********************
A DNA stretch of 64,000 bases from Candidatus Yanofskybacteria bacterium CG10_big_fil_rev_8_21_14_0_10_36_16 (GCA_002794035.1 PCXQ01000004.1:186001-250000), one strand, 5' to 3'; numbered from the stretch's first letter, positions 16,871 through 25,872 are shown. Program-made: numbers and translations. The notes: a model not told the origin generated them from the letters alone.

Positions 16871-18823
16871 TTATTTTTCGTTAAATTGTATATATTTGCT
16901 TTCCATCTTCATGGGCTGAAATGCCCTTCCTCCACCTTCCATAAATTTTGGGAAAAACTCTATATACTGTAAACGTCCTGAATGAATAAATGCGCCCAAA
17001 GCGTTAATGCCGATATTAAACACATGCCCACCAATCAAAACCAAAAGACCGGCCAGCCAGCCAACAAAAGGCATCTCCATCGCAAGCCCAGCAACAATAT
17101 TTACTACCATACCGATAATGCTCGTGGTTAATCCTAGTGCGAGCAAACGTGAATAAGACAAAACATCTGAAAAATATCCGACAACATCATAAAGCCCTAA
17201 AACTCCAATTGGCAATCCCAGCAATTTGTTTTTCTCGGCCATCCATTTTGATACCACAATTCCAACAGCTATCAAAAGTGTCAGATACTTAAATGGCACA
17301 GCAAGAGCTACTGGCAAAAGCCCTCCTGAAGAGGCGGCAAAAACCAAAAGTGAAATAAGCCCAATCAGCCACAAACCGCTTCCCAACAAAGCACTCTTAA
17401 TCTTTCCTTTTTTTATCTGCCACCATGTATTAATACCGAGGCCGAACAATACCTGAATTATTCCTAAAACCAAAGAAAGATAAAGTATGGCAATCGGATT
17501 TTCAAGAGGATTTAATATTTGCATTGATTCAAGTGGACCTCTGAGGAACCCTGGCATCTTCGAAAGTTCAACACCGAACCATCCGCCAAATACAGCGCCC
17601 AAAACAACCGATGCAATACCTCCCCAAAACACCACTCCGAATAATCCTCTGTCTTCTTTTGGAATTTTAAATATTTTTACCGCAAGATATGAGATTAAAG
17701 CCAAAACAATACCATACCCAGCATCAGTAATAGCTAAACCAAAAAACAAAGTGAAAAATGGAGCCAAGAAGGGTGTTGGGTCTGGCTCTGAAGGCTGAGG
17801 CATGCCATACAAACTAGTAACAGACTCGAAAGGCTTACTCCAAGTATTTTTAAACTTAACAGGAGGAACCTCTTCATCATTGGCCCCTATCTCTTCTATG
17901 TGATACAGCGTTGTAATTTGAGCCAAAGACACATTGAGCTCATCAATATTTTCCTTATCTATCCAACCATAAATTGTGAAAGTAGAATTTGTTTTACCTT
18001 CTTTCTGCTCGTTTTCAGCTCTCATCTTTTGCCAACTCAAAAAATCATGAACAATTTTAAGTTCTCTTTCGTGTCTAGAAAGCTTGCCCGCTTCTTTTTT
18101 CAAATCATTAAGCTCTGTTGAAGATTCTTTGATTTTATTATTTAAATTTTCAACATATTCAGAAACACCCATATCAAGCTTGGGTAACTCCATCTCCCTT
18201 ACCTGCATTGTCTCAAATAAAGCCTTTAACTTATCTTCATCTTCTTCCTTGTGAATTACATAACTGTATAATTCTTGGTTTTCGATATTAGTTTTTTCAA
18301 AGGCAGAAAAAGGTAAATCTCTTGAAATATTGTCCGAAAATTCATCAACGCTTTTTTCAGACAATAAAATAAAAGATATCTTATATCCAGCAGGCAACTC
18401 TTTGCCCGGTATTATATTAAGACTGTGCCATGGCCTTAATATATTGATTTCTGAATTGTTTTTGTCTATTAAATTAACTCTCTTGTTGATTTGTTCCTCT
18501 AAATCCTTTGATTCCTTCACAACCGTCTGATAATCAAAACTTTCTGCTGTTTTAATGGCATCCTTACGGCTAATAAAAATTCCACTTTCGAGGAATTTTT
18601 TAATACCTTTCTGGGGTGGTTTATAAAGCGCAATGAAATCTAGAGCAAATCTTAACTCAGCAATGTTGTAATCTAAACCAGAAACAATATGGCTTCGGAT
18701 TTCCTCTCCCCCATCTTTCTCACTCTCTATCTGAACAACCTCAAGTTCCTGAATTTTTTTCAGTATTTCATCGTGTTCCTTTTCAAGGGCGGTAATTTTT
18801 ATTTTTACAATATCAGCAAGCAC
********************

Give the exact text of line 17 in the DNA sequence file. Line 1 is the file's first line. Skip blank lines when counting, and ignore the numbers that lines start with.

18201 ACCTGCATTGTCTCAAATAAAGCCTTTAACTTATCTTCATCTTCTTCCTTGTGAATTACATAACTGTATAATTCTTGGTTTTCGATATTAGTTTTTTCAA